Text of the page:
“Fixing that” means capitulating to the nuclear industry, of course. But the statement seems to be admitting that EPA may not be planning on changing its treatment of existing reactors.
If so, perhaps that’s because, as we reported last month (and apparently we are still the only media outlet to have reported this), an analysis by the Department of Energy’s Energy Information Administration concluded that nuclear power would not help reduce carbon emissions under the CPP. Instead, it would just block out greater deployment of safer, cleaner and cheaper solar power.
The NEI’s parsing of the word “new” gives a lot of room for interpretation. As the APPA post states:
NEI said in the comments that “new” nuclear should include, among other things, nuclear plants relicensed to operate beyond 60 years – a second license renewal – and any nuclear plants that had not received license extensions to operate beyond their original 40-year license term as of the beginning of the 2012 baseline year.
Oh, and NEI thinks power uprates at existing reactors should be considered “new” as well.
Fertel and NEI’s ultimate goal is to make sure the U.S. nuclear fleet doesn’t continue its recent downward trend. “He noted that currently nuclear is about 20 percent of the electricity mix in the U.S. ‘Our goal is that it never drop below 20, that it pick up and maybe be more than that, but that it’s in the 20 to 20+ range as we go forward. So that’s what we are expecting.'”
We, however, are expecting something quite different, and you should be too: if the CPP is meant to be the nation’s first climate change roadmap, then it should be pointing the path to a nuclear-free, carbon-free energy future, not figuring out how to do more of the same failed policies of the past.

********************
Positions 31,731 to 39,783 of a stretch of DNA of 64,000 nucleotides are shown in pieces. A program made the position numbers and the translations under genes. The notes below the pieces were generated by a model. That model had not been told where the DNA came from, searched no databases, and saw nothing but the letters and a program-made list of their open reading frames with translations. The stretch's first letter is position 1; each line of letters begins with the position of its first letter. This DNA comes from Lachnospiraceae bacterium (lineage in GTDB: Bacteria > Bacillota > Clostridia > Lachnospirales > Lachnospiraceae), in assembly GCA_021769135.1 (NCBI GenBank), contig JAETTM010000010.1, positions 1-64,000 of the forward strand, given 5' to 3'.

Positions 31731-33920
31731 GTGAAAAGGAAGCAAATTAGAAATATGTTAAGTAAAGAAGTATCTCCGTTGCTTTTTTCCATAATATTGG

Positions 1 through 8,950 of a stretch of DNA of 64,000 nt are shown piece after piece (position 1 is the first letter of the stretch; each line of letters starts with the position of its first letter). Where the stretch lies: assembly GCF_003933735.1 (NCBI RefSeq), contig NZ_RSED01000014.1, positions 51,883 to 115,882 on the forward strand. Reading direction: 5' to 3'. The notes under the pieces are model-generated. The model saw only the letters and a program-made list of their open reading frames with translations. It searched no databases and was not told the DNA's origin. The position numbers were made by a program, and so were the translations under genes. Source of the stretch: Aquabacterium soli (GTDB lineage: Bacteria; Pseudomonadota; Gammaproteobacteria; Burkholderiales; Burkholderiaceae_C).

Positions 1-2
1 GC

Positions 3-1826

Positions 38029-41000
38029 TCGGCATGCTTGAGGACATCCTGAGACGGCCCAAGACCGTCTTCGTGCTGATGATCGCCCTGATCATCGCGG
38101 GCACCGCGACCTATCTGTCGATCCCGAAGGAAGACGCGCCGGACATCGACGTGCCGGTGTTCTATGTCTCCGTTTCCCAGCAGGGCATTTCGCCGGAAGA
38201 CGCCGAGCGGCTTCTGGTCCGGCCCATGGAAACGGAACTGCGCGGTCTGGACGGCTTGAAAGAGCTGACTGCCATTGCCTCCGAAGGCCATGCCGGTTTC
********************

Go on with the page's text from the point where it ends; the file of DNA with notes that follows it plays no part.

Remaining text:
EPA Administrator Gina McCarthy is just waiting to hear your opinion on the Clean Power Plan and nuclear power.
While the public comment period ended December 1, 2014, and since unlike giant utilities and the occasional big green group the public doesn’t get access to EPA officials or the White House, we thought we’d give the public another chance to comment anyway. You can send your e-mail to President Obama and EPA Administrator Gina McCarthy here, and let them know that we expect the final version of the Clean Power Plan to contain no help for nuclear whatsoever.
The APPA post pointed out: “On its website, NEI states that by 2030, the U.S. ‘could experience electricity shortages if a significant number of nuclear plants are retired in a short period. One way to avoid this outcome is renewing the operating licenses of nuclear power plants a second time for up to an additional 20 years. Companies are expected to seek these second license renewals in the coming years.'”
At least the NEI is being honest by using the word “could.” If it were more honest, it would admit that every reactor in the country could be shut down by 2030 and it wouldn’t affect electricity supplies whatsoever. It would hardly affect supplies if they were all closed by 2020–especially if more federal and state emphasis were placed on building a nuclear-free, carbon-free energy system; i.e., if the U.S. were to embark on its own energy transition of the sort Germany, and even France with its first baby steps, are leading the way on now.
That’s the kind of Clean Power Plan we’d like to see. If you agree, and want to get in your own last-minute antidote to corporate lobbying, let Obama and McCarthy know.
July 13, 2015